» Subscribe Today!
The Power of Information
Home
The Ledger - EST. 1978 - Nashville Edition
X
Skip Navigation LinksHome > Article
VOL. 35 | NO. 3 | Friday, January 21, 2011

Tell employers what they need to know

Print | Front Page | Email this story

When selling an employer on your abilities and skills in a resume, cover letter or during an interview, don’t do it from your perspective. You need to focus on the employer’s point-of-view.

Give them what they need to know so they can meet their goal of filling a position with the best available candidate. Not doing this actually creates a barrier against your goal of getting the job.

Realize that the hiring process is not about pleasing you. It is about informing the employer about what you have to offer. However, the information provided should be encapsulated within your marketing program in such a fashion as to be in your best interest. In other words, you are looking out for you.

Employers need to know about your abilities, skills, interests and motivation as these pertain to their needs within the position. They normally hire a person who has the attributes needed to perform the duties of the position. They want to know, based on past performance in either school or jobs, if you can provide them with the benefits necessary to meet their expectations.

There are always exceptions in hiring, such as the hiring of a friend or relative. This is something you can do nothing about.

After finding positions you are qualified to fill, your goal in the job search process should be to demonstrate how well you fit the needs of the employer for the job or jobs you have targeted. In other words, you need to persuade the employer in writing and in conversation that you are the best choice. Past performance and accomplishments are generally what employers use to predict future performance.

When preparing your resume, make sure you have thoroughly reviewed your skills and abilities. Think about what courses you have completed in school. What were your past job responsibilities? What have you accomplished in your career? Were you promoted? Do you have any special skills? Consider quantitative and qualitative information about accomplishments when you can.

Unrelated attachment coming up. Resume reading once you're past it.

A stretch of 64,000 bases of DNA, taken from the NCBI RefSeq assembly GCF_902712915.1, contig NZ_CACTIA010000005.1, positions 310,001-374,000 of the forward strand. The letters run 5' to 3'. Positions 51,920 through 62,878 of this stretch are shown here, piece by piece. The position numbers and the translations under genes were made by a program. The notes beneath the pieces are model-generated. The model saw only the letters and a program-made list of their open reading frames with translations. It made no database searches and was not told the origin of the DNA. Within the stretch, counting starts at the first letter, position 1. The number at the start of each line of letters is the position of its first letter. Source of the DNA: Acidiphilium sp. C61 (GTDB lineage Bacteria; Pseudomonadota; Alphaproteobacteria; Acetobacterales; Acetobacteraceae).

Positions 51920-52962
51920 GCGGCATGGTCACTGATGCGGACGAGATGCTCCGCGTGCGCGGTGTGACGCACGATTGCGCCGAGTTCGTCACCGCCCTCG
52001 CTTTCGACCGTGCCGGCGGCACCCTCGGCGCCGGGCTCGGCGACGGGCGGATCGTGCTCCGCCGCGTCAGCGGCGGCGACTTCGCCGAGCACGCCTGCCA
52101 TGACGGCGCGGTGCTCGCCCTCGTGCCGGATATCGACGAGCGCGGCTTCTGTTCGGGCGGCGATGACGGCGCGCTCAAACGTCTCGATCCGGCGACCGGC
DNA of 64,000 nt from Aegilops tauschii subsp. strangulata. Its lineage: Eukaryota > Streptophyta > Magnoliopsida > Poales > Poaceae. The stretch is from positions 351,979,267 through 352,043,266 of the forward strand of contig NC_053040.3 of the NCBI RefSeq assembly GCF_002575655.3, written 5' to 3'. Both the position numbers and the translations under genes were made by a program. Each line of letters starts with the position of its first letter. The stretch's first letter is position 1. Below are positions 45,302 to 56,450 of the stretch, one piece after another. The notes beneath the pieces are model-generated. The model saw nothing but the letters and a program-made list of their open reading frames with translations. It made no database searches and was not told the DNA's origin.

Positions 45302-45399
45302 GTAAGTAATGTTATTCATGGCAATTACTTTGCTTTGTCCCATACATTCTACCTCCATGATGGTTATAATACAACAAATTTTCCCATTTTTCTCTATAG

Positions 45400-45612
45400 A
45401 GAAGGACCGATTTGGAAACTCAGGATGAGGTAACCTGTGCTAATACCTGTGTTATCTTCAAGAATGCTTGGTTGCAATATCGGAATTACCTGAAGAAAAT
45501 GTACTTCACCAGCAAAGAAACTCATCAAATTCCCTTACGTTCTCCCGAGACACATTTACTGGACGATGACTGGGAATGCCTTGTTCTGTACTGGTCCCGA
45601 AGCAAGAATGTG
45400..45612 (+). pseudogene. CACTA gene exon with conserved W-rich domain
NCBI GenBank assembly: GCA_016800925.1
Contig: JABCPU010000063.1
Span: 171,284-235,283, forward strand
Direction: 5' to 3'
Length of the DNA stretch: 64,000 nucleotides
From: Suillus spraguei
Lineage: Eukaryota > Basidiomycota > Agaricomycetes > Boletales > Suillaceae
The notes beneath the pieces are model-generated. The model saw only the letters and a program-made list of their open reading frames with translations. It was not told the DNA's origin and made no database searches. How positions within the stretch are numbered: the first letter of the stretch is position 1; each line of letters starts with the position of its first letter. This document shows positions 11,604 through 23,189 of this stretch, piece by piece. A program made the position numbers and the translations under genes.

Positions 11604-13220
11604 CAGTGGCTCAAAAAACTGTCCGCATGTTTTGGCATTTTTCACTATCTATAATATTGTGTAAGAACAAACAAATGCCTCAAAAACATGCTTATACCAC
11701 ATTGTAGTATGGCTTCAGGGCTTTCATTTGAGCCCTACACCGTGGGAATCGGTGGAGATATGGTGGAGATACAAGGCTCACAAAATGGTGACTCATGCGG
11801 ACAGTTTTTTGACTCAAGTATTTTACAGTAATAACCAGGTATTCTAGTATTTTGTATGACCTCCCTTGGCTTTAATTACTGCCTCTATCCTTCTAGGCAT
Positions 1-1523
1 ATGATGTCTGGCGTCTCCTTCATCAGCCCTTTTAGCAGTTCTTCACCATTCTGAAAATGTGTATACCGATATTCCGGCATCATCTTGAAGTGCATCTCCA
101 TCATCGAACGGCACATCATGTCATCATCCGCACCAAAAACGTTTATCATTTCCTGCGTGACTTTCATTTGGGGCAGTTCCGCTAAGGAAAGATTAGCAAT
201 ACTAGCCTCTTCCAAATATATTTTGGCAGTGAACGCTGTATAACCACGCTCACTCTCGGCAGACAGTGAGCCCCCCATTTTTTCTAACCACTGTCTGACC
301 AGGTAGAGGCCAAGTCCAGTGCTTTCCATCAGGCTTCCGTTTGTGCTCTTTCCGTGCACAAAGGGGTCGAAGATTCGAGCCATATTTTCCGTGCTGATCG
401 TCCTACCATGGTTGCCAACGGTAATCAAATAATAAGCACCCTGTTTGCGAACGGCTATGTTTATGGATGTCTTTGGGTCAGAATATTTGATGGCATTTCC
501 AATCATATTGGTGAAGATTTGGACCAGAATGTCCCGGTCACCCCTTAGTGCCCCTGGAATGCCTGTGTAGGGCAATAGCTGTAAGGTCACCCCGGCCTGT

Be prepared to show skills such being a good writer or having knowledge of specific software. Consider whether you are good at multi-tasking, leading a team, taking initiative, creating or organizing.

The purpose behind this is to help you go through and select the relevant information about yourself that pertains to a position of interest. Give as many details about the available position as you can.

Why would someone want to hire you for this job? When doing cover letters or resumes, answer this question. Make sure you demonstrate your background, orchestrated to the needs of the employer. When you get an interview, make sure you do the same in any conversations. Often there is more than one interview or interviewers.

The interviewer is probably a stranger, so approach him/her to charm and impress. This is your chance to shine. Don’t try to be modest. Don’t be overbearing either.

Many job seekers only list job duties and responsibilities when describing themselves. Employers want to know more. Let them know what you have actually accomplished while in school or on the job. Give them outcomes, benefits and actual progress made.

Be prepared to explain, during an interview, how you achieved your accomplishments. These may come as follow-up questions from the interviewer.

This approach allows the employer to know what to expect from you in future performance. It paints a more complete picture of what you are all about.

When you are competing against others in the employment market, you want to have every advantage you can have, to get the job you truly want. Take the time to know yourself so you can let employers know who you really are.

M.B. Owens is a Nashville-based columnist and journalist with a decade of experience writing on employment topics and business.

Follow us on Facebook, Twitter & RSS:
Sign-Up For Our FREE email edition
Get the news first with our free weekly email
Name
Email  
TNLedger.com Knoxville Editon
RECORD TOTALS DAY WEEK YEAR
PROPERTY SALES 0 0 0
MORTGAGES 0 0 0
FORECLOSURE NOTICES 0 0 0
BUILDING PERMITS 0 0 0
BANKRUPTCIES 0 0 0
BUSINESS LICENSES 0 0 0
UTILITY CONNECTIONS 0 0 0
MARRIAGE LICENSES 0 0 0